• Trigeminal Neuralgia

    Trigeminal neuralgia is a condition that causes extreme and sudden pain in the face. This happens when the trigeminal nerve, which is responsible for feeling in the face, gets irritated or compressed.

    Simple actions like talking, drinking, or brushing teeth can cause this severe pain, which usually last for seconds or minutes.

    The pain can feel like a sharp, electric shock, or shooting pain and become debilitating, making it tough to carry out daily routines. 

    Trigeminal pain usually happens on one side of the face, either left or right side, and follows the distribution of the trigeminal nerve, as in the picture above. 

    Some cases of trigeminal pain is caused by compression to the trigeminal nerve or ganglion. This compression may be from a nearby blood vessel or, less common, by a tumor. These conditions can be identified by a MRI scan. However, some cases have a normal MRI and unexplained cause of pain, called idiopathic trigeminal neuralgia. Multiple sclerosis can also cause trigeminal pain.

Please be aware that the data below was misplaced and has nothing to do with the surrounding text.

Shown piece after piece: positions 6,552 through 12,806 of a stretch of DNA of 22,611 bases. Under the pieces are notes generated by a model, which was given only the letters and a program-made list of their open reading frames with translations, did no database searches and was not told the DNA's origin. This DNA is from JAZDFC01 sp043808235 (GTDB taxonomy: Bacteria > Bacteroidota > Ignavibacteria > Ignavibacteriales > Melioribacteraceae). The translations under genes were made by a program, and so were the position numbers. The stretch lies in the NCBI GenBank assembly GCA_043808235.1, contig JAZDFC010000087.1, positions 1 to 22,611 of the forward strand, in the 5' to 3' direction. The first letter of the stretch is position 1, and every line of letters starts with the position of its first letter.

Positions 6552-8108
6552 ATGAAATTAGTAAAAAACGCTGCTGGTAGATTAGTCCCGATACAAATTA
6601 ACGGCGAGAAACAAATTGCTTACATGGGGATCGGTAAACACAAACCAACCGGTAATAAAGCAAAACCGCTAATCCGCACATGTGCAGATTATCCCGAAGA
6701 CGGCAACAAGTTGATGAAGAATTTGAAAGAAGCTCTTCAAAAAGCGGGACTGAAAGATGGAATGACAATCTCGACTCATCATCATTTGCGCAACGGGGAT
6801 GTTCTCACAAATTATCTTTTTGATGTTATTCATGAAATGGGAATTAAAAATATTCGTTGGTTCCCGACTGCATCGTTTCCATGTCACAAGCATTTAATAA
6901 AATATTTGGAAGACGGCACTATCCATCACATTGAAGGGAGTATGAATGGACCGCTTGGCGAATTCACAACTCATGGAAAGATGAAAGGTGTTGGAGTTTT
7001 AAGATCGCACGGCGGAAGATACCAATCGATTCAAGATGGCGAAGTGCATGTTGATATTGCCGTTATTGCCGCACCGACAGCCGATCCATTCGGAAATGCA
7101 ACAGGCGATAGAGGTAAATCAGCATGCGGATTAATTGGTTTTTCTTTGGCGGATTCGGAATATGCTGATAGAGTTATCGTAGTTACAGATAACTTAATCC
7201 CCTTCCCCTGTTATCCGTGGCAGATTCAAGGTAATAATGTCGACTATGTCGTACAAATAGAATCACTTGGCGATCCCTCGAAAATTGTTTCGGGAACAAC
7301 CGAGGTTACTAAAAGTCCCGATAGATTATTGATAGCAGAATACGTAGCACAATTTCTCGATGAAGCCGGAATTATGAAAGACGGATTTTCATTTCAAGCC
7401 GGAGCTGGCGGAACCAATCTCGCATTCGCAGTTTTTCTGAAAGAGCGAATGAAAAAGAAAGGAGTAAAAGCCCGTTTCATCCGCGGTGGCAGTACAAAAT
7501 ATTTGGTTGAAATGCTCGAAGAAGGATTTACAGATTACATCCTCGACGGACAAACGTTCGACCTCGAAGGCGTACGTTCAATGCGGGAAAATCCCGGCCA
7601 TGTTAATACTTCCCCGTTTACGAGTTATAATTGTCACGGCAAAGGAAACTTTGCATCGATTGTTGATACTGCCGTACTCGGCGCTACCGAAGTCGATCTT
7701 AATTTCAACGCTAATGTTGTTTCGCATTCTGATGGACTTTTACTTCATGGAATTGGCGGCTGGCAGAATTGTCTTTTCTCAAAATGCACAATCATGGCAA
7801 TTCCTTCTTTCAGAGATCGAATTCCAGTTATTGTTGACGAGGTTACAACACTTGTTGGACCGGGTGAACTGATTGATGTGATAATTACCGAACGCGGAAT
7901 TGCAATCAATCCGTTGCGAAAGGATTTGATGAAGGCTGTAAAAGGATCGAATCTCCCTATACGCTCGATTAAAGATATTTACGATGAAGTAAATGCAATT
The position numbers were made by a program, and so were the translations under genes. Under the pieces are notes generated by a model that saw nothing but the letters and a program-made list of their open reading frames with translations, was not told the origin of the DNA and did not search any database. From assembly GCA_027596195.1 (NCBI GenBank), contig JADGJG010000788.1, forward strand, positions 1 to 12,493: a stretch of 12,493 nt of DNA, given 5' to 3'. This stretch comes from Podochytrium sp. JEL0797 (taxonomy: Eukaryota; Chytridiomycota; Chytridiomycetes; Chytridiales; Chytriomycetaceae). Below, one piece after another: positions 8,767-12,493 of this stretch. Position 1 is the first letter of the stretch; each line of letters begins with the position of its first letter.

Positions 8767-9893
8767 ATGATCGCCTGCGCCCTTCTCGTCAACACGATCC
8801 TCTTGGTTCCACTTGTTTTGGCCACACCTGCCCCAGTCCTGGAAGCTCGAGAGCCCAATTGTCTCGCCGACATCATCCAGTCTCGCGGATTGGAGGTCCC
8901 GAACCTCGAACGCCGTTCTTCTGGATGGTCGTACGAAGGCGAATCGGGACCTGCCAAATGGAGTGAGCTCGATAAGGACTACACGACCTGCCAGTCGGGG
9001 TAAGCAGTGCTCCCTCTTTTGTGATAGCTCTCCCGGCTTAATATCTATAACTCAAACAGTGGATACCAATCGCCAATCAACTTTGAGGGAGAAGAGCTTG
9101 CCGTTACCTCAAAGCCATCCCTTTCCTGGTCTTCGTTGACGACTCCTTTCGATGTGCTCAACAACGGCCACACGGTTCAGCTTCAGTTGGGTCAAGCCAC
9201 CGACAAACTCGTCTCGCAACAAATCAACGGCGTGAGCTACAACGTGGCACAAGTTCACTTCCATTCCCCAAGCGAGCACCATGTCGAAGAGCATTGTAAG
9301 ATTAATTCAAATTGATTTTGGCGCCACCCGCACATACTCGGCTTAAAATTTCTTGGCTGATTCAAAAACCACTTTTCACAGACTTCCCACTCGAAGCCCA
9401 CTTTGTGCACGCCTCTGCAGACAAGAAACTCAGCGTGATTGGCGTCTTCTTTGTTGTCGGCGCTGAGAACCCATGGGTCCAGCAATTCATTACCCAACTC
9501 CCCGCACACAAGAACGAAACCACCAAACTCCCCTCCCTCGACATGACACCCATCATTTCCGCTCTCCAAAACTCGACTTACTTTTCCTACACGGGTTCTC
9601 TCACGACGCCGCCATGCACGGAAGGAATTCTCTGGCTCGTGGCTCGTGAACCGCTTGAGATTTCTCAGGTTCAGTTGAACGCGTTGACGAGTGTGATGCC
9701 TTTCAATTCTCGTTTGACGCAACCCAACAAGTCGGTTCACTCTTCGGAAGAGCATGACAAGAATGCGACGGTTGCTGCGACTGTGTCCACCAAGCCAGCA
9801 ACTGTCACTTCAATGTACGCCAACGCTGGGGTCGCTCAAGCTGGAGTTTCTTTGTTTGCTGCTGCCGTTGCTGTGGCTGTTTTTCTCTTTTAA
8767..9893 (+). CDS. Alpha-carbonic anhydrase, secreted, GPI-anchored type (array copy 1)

To know if you might have Trigeminal Neuralgia, please answer these questions. Click the “next” button for the answer and how to treat Trigeminal Neuralgia. 

    Reference: van Zundert, J., Hartrick, C., Patijn, J., Huygen, F., Mekhail, N., & van Kleef, M. (2011). Evidence-based interventional pain medicine according to clinical diagnoses. Pain Practice : The Official Journal of World Institute of Pain, 11(5), 423–429. https://doi.org/10.1111/J.1533-2500.2011.00490.X